In Greek, I AM is ego eimi, which is not the same as lego my ego. It is, however, the exact same tense that God used back in Moses’ day, and in this simple useage, Jesus is claiming equality with God. You can’t claim to be a Viking if you don’t have Scandinavian blood running through your veins, so you can’t say I AM if you don’t have deity running through your veins. I AM - not I was, not I will, but I am. Right now, and right now, and right now.
Next into the pot goes slices of Jesus’ I AM - like I am the Bread of Life, I am the Light of the world, and I am the Gate. We spent some time over the last weeks, looking at these specific I AM statements that are found only in the book of John. The books of Matthew, Mark and Luke hold the parables, but John holds the I Ams. Bread is sustenance, light is truth, and gate is sacrifice.
Last week, in speaking about Jesus being the gate and laying down his life for us, a differentiation was made between shepherds and sheep herders. Shepherds lead, sheep herders drive. The sheep that belong to shepherds are healthier, freer and have some control over their own beings. Sheep that belong to sheepherders are less healthy and are controlled through fear and have no control whatsoever.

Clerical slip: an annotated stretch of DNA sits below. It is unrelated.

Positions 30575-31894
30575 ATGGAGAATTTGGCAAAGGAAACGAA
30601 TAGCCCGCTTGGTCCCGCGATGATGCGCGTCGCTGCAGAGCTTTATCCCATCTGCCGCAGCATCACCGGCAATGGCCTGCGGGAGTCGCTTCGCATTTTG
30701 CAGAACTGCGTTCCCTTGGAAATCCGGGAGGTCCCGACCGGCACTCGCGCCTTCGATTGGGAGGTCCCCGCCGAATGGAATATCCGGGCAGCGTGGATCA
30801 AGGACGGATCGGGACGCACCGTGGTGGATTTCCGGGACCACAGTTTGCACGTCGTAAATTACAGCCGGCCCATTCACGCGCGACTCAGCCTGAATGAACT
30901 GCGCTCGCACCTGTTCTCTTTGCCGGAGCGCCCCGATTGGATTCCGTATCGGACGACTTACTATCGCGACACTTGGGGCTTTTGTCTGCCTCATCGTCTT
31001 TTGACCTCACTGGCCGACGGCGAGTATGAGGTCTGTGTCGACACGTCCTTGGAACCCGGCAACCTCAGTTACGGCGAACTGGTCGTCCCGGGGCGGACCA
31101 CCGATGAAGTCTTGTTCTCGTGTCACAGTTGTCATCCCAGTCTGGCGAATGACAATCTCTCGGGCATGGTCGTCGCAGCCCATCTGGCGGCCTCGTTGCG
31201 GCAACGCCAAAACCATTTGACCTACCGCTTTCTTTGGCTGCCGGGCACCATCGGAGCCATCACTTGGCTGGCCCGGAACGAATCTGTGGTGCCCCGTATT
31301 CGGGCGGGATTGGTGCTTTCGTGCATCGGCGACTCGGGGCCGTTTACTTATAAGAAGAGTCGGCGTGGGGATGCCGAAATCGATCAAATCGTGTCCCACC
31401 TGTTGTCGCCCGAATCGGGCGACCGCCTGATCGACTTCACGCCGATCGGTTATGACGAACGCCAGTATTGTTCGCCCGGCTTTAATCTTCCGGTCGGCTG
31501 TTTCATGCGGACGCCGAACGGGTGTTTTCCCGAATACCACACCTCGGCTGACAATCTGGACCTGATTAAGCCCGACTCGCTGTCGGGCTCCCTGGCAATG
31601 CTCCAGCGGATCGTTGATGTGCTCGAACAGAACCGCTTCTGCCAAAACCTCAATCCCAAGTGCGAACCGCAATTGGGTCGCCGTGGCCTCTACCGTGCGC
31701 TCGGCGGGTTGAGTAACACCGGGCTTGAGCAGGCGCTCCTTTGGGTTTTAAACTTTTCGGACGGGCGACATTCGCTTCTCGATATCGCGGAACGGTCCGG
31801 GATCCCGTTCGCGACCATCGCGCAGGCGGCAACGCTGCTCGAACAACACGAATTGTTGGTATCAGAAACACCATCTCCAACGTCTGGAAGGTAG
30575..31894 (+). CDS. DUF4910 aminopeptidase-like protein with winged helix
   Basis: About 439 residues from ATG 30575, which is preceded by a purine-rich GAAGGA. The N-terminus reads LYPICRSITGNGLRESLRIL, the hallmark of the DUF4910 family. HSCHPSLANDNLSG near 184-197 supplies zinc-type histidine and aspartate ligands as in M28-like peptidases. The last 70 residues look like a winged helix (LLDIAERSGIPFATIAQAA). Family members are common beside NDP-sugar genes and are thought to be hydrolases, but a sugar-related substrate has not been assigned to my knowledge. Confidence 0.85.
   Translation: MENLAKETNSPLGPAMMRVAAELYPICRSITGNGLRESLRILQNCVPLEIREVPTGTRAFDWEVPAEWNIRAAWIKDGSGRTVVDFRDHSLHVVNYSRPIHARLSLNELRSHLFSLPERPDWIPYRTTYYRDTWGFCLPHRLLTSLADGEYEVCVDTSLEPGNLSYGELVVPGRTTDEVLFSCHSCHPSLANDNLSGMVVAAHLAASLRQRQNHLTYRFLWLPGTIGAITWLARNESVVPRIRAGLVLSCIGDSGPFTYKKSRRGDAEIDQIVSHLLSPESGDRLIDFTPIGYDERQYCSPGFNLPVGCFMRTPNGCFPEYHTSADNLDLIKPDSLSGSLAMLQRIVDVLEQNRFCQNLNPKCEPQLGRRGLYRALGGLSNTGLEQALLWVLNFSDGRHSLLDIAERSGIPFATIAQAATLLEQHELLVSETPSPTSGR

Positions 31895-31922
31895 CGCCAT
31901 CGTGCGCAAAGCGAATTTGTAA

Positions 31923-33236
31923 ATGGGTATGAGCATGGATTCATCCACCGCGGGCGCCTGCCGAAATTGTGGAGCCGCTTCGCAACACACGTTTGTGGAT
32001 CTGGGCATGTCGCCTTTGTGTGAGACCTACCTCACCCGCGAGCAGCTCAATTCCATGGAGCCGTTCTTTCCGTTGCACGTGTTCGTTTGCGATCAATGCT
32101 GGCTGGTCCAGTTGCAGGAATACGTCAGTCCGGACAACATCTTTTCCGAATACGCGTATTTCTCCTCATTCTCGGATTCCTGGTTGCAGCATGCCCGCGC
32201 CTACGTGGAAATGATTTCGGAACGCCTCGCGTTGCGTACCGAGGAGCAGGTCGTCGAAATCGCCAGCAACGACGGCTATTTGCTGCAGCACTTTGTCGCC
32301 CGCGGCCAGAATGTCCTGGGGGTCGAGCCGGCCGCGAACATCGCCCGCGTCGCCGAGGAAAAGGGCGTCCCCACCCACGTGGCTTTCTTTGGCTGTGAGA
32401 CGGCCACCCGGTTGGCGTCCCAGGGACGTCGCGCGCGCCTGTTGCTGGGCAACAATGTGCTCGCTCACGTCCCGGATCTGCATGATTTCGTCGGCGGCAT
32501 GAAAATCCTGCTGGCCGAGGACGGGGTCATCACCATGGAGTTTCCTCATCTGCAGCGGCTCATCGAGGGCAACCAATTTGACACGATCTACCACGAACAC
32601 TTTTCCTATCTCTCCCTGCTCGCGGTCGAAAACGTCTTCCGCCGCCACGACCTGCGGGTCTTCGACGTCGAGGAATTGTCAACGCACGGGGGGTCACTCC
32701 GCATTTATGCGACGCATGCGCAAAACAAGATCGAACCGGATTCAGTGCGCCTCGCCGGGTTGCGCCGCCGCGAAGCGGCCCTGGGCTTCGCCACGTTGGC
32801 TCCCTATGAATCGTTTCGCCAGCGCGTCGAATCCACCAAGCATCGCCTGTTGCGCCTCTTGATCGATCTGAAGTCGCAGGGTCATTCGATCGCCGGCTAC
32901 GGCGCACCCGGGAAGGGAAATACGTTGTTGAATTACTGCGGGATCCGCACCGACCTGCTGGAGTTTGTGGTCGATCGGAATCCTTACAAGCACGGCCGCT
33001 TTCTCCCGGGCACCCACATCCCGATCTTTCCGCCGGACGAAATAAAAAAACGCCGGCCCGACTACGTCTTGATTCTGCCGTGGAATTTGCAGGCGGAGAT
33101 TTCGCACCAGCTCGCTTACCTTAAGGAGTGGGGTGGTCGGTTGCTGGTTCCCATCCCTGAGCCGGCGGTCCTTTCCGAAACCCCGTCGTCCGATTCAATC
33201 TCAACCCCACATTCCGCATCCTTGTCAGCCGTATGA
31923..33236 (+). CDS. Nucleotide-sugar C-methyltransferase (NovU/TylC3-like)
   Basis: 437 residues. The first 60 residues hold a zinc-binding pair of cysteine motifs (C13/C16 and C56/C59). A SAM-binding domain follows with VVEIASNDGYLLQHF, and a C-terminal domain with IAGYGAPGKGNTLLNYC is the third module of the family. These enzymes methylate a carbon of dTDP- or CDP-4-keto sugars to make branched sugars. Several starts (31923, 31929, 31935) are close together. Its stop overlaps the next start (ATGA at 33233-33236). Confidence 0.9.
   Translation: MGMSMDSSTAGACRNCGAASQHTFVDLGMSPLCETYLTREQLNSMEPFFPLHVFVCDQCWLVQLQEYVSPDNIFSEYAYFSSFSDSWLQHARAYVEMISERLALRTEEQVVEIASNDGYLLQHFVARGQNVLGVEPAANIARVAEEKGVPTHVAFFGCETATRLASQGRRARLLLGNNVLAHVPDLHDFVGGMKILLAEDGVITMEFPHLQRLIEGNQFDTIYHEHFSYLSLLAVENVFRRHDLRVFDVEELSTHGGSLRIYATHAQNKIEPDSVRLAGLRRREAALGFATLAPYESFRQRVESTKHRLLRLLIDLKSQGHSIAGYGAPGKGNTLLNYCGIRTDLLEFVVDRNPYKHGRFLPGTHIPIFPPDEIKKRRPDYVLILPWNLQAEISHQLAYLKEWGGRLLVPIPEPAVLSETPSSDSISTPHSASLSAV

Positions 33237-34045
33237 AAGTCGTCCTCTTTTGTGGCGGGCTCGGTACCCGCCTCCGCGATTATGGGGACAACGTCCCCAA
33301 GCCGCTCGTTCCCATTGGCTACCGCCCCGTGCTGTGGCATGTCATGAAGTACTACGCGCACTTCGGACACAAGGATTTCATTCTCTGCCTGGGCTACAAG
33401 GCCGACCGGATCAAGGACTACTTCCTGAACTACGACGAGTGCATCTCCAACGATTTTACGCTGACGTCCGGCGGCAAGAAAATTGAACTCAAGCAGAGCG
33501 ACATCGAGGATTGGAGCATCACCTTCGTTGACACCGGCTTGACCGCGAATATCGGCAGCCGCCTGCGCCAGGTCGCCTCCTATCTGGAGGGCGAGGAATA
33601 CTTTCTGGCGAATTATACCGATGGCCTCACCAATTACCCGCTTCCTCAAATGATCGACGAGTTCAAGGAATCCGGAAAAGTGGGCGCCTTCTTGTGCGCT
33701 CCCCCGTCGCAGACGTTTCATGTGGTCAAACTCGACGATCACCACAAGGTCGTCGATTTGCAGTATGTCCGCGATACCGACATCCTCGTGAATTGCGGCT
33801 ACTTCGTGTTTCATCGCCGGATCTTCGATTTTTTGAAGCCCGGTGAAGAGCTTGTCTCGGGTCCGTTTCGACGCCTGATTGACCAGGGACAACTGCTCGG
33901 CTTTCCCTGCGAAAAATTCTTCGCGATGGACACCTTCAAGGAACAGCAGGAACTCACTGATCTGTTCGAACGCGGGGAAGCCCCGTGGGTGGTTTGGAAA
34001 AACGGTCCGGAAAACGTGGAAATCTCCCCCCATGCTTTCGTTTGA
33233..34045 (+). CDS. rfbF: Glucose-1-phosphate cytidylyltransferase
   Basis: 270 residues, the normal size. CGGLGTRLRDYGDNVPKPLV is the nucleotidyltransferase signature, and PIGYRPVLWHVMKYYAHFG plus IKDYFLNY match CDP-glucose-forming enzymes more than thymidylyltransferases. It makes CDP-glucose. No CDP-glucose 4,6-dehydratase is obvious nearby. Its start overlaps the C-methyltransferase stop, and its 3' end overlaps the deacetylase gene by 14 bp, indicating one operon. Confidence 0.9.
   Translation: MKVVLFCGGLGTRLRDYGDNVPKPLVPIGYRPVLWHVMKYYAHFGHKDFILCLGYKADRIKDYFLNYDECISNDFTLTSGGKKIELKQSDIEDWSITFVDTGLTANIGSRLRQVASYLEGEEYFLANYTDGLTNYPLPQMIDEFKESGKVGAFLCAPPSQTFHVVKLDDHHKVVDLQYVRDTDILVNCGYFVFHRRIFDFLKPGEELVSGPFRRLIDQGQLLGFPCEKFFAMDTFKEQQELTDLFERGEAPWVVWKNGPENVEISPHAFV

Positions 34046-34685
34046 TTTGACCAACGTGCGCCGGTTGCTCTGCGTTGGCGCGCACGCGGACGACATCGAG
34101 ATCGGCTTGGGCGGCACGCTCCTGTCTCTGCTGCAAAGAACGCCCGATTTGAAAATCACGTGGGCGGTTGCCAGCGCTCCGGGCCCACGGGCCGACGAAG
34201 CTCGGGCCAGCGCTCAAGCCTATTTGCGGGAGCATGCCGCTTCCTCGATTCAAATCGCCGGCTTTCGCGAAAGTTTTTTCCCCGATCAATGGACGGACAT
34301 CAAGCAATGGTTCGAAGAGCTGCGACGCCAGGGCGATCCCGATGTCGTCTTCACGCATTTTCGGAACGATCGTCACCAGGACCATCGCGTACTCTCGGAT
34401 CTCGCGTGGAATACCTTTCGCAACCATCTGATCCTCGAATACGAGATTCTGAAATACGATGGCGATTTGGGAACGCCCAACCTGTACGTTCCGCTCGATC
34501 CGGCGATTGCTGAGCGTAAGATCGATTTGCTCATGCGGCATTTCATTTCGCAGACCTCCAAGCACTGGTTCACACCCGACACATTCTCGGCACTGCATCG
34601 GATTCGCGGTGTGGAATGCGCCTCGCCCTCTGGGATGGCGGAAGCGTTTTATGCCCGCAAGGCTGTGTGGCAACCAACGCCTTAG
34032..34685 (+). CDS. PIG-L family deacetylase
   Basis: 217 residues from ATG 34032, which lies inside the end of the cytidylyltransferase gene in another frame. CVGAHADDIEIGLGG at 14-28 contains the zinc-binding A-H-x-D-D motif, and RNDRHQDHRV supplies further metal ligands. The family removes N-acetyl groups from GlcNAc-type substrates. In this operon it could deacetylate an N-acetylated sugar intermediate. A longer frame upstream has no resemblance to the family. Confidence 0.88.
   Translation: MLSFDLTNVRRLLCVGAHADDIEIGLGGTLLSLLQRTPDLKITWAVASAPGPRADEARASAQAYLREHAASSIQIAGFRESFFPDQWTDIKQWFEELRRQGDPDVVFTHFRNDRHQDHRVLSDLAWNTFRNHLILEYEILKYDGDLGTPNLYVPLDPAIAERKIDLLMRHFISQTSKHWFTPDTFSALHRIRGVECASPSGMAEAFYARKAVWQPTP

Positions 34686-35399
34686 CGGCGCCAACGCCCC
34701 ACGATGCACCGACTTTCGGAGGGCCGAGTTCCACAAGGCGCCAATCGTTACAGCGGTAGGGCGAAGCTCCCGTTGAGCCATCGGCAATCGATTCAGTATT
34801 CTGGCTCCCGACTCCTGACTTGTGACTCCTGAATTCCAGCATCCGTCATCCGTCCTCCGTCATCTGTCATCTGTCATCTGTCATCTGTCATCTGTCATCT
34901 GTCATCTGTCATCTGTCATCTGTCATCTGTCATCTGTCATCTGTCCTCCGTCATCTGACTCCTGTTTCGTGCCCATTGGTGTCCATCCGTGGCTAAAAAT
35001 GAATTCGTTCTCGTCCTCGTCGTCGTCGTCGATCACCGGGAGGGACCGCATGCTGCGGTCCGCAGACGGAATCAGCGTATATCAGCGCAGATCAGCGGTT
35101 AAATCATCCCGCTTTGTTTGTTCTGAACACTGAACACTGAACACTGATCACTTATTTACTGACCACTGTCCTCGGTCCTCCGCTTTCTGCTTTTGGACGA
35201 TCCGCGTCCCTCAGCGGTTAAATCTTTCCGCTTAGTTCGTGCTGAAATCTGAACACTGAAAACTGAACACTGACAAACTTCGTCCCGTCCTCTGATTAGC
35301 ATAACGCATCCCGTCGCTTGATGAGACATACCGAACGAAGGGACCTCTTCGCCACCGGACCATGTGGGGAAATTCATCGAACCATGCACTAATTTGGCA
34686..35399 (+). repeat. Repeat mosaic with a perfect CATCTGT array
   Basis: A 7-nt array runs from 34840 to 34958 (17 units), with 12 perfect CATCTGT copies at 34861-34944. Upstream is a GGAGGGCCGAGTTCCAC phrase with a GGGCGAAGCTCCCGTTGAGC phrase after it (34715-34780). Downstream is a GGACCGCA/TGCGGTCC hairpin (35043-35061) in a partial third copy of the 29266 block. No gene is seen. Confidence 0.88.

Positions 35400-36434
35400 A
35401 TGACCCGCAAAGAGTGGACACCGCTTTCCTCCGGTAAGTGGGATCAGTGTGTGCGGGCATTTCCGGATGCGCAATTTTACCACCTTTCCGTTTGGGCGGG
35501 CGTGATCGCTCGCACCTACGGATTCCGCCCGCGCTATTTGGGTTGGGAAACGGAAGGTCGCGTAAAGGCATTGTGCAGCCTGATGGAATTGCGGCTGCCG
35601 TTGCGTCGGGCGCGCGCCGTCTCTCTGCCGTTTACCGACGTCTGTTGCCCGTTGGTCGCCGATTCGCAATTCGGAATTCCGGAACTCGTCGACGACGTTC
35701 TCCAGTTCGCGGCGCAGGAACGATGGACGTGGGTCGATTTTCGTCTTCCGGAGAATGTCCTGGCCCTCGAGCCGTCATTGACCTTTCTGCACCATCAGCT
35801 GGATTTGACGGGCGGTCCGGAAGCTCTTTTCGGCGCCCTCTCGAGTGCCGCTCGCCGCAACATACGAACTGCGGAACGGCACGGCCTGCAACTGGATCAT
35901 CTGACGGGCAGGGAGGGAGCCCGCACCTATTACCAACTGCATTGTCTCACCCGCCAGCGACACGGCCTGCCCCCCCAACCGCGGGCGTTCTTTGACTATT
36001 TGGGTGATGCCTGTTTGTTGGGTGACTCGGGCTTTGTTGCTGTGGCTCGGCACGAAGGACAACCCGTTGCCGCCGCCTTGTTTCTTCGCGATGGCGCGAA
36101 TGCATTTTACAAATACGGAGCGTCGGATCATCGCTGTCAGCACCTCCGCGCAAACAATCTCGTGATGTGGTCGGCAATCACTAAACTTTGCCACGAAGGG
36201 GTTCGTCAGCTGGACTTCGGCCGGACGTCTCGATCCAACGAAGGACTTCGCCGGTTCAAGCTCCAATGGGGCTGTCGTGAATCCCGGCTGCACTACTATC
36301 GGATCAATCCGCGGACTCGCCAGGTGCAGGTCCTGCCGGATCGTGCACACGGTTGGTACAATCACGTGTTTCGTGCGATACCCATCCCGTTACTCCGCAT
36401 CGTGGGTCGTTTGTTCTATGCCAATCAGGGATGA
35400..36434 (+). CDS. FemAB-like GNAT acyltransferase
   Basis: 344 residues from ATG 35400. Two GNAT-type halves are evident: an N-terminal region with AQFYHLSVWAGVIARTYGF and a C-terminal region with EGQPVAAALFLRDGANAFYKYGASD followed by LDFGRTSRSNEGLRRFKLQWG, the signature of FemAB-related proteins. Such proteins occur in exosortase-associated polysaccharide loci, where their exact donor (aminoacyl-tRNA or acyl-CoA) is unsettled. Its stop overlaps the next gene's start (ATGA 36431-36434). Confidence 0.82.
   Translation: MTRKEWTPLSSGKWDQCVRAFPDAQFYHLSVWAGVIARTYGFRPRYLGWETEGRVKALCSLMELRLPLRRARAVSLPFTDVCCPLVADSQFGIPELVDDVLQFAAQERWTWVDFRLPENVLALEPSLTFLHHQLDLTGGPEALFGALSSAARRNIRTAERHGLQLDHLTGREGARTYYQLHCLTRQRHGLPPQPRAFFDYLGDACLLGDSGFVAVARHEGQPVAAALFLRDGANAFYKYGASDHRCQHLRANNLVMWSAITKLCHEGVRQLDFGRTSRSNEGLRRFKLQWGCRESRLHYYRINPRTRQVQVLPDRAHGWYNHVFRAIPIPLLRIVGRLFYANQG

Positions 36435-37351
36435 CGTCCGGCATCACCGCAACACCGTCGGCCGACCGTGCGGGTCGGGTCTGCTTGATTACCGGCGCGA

Before getting to this morning’s passage, we need to add a dash of stereotypes and reputations. Shepherds and wolves and thieves and even God have their own reputations, some undeserved. And, of course, each of us is a stereotype with a reputation, too.